Over the last 24 hours I’ve heard and read of many stories of support and rescue during this bad weather period and I’m sure there are many, many more examples than we will ever hear about. I’m thankful, very thankful, that my situation wasn’t as bad as it could have been.

I remember the new chain hotel,
Just outside the small market town.
At 11am I’ve already had enough of the day,
I’m more than grateful that there is a room.
The receptionist is also marooned,
Sharing an ‘adventure’ we bond.  

I had a small bag of perishables and the receptionist – who also had to stay the night as she couldn’t get home (she was still there when I left this morning) – put them in the hotel fridge for me. She also reassured me that there was plenty of room if I needed to stay another night. Enjoying a coffee and something hot to eat in the restaurant it became clear that the guests around me were also unable to travel any further. This morning a friend came to get me in his 4-wheel drive truck, ahead of the next round of extreme weather. We passed abandoned cars all the way home.  I’m writing this with the heating on and wrapped in my favourite purple blanket as the snow begins to fall again.

Lucky. Cosy and comfy with plenty to eat,
I’d have coped if 'Storm Emma' had arrived before time.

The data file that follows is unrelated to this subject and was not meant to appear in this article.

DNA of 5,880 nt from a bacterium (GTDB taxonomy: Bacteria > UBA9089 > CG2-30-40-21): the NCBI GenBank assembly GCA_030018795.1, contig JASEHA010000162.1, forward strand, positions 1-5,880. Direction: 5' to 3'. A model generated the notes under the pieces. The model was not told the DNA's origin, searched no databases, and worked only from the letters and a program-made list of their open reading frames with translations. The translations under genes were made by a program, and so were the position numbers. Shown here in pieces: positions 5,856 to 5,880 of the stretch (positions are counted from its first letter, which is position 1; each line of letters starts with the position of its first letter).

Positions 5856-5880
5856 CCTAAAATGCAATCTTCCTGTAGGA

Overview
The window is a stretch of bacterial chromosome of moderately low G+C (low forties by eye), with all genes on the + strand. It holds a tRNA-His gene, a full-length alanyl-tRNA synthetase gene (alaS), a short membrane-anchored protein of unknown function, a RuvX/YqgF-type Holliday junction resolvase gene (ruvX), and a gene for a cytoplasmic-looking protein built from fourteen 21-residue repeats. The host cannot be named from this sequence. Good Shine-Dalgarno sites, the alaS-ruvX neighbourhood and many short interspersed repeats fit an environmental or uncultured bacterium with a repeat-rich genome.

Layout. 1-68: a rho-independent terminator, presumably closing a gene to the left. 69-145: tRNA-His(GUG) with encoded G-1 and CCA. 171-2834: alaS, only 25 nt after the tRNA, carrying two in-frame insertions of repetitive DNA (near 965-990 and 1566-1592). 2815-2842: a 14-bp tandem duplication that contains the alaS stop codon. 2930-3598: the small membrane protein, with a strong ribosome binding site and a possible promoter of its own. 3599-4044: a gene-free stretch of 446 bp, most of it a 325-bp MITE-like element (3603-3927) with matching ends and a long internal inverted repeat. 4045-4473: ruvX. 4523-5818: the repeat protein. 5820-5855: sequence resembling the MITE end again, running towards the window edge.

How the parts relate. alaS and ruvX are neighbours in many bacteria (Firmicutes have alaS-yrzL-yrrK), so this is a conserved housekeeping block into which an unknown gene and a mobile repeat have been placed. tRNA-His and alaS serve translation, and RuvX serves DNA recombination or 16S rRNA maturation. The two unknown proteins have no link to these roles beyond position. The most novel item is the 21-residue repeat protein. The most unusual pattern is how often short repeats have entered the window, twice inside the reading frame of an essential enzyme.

Whilst those still outside, last-night or long-term,
Fought for warmth and for life, I’d a bed and a bath and a kettle.
How do they sleep?
Those who think this is fine.

It’s encouraging to hear of charities, councils and places of worship providing emergency accommodation to rough sleepers
It’s also good that there is information available to all of us on how to help people (an estimated 9000 in Britain at the moment) living on the streets is external)

And yet, there is so much more that could be done. Earlier in February Jeremy Corbyn MP tweeted:

@jeremycorbyn: Rough sleeping is an emergency that requires action now. I have written to @DavidGauke to ask him to allow the Holloway Prison former visitors' centre to be used as a homeless hostel. This building is just lying empty. It should be used to help people.

Mr Corbyn’s letter included the following: “I am writing to ask that you consider agreeing, in principle, to the temporary re-opening of the HMP Prison Holloway Visitor’s Centre so that it may be used as a homeless hostel.”

In response to this a Ministry of Justice spokesperson said: “The visitors’ centre at HMP Holloway is currently a key site for prison officer recruitment as we continue to increase staffing numbers. Regrettably therefore the centre is not vacant and is unable to be put to alternative use.”
(link is external)
The need for such initiatives - and a more permanent solution to rough sleeping, homelessness more generally (which includes those in temporary accommodation) and complex associated issues and reasons -  is even more obvious when much of Britain is covered in snow. Furthermore, given that as of 2017 there were 14 million people living in poverty (over 1 in 5 of the population with 8 million families including at least one person in work), including 8 million working-age adults, 4 million children and 1.9 million pensioners there are far too many having to choose between heating and eating (reported by the Joseph Rowntree Organisation is external)).

As I’ve said #SHAME